Kristen: Yeah, that resonates. 

Amanda: So this research was done by Dr. Cami Hurst and she has given steps for a proposed treatment model for clients that have been through this. So the first step is really understanding consent within your relationship. Okay. So, when you are going to engage sexually, do you feel like you can say no?

Kristen: Yeah. 

Amanda: Do you say no? 

Kristen: Yeah, but I’ll feel guilty about it.

Amanda: And that’s part of those emotional effects, right? So, that’s more about a relationship with yourself, like understanding that it’s okay to say no and not have to feel guilty about it. That tapping into your own wants, your own desires, living according to your own integrity is an important part of having a healthy sexual relationship. So if you actually don’t want to, then you shouldn’t say yes.

Okay, so why do you feel guilty?

Kristen: I think that, just from some of the limited things that I learned in that class and just through time have heard. So the story starts to be, that’s kind of connected to the guilt is, I’m trying to think of the right word, but like I’m rejecting him and so, we know how personal it can feel for men to have some, you know, have their wife say no to them.

And so the story is, oh no, he’s probably feeling terrible because I’m rejecting him. And so I immediately go into what he might be feeling, versus, my body just can’t right now. I don’t want to, I have no desire, you know, and I just don’t want to and I don’t want to a lot. So I think the guilt is just worried about, you know, I see his little face when he gives me his little puppy dog eyes, his little sex eyes, and I’m like, and then he goes, Ooh, you know his little puppy guys dog eyes go sad. Right? And then I feel guilty.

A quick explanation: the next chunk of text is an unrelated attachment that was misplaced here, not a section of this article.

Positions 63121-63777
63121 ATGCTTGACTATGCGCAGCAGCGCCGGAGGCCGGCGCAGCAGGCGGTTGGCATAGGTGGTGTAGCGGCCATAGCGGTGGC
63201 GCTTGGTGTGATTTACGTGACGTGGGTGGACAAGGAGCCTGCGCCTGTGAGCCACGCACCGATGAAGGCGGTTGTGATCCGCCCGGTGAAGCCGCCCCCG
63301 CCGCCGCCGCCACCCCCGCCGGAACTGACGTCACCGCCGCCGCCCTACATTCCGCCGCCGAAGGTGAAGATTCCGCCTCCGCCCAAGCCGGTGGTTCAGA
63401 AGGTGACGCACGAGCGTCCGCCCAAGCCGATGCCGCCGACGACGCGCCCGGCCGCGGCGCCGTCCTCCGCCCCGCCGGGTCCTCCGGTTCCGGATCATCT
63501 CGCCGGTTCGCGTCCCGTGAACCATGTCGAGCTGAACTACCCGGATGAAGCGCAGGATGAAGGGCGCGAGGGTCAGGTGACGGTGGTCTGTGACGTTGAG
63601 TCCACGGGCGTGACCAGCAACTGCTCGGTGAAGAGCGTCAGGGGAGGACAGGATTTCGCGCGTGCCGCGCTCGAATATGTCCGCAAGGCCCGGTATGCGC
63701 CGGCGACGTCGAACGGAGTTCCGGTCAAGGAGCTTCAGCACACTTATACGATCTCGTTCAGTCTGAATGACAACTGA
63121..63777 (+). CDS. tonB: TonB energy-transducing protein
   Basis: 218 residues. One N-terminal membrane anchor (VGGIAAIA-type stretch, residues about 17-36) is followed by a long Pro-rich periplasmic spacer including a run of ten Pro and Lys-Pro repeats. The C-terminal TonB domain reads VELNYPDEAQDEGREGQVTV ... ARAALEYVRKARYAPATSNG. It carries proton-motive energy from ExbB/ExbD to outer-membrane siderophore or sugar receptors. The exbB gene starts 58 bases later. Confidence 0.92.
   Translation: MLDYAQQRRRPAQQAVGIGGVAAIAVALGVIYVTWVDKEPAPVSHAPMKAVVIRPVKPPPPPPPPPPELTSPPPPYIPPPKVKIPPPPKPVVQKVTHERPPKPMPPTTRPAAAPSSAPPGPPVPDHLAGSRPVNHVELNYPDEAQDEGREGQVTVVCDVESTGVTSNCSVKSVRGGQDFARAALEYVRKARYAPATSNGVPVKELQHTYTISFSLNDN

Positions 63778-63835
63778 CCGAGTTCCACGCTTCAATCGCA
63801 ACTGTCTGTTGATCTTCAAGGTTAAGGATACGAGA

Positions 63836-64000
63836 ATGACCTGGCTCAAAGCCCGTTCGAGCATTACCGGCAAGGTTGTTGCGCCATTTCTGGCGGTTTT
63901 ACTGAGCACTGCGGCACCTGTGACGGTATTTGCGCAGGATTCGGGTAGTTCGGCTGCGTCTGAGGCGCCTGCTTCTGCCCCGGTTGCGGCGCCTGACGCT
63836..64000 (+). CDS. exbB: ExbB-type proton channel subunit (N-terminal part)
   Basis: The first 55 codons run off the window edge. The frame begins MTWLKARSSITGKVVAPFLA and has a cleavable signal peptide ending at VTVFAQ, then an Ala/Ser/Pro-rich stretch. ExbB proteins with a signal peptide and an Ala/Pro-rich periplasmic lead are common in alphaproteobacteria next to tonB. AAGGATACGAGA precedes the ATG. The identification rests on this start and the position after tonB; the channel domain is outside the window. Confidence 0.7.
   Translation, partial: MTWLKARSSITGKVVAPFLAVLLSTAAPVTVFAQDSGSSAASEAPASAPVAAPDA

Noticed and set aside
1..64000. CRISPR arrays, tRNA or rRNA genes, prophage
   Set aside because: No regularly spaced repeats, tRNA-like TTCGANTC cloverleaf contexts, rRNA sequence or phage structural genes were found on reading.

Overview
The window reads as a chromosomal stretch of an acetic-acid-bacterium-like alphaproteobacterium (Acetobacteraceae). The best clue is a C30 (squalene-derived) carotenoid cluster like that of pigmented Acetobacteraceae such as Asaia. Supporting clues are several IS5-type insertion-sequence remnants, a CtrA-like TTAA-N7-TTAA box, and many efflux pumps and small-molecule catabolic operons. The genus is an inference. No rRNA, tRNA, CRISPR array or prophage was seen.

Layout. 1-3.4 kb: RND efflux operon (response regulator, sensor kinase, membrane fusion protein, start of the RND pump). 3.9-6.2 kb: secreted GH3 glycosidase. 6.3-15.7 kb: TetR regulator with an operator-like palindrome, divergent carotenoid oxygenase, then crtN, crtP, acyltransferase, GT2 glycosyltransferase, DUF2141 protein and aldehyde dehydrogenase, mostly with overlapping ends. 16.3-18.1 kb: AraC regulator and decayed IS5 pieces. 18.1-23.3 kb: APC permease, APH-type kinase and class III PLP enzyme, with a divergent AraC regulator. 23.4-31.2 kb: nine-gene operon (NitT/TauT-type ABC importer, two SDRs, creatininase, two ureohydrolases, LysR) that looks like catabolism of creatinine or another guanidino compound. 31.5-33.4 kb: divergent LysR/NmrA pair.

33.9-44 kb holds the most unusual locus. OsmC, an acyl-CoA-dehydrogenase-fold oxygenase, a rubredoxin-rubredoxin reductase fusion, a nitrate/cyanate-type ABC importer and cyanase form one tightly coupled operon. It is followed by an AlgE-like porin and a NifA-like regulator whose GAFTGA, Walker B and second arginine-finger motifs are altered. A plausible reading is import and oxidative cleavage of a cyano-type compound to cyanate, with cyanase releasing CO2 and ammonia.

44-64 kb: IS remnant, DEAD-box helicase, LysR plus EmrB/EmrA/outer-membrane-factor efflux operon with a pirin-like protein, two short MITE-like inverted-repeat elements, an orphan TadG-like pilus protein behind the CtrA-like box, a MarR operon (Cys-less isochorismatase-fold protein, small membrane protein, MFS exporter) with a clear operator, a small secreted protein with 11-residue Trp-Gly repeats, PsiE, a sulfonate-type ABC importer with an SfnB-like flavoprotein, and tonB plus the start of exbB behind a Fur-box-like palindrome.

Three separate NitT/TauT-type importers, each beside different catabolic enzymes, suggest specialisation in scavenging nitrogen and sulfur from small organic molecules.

Amanda: Yeah. And, and while I don’t know that he necessarily means it to be, which is part of this, but when he reacts negatively to you saying no, that is what we would consider coercive behavior. And so part of this is him understanding his part in it and working on self-soothing.

Now that doesn’t mean that it’s like he can’t be disappointed. Of course he can feel whatever he needs to feel. 

Kristen: And that’s what I mean. Like he gives me, I see a disappointed face. It’s not like he’s trying to be manipulative intentionally. Right. 

Amanda: Well, and I don’t want to be that women are right and men aren’t right, but just by the way that he shows up in his disappointment is coercive behavior because you end up feeling guilty about it and often end up giving in. Rather than staying in your integrity and not.

Kristen: I don’t give in a lot lately, but I’ll just feel guilty and keep saying no. You know what I mean? 

Amanda: So, what we wanna do is like establish some sexual safety. Like it’s okay for you to say no, and it’s okay for you to not feel guilty afterwards.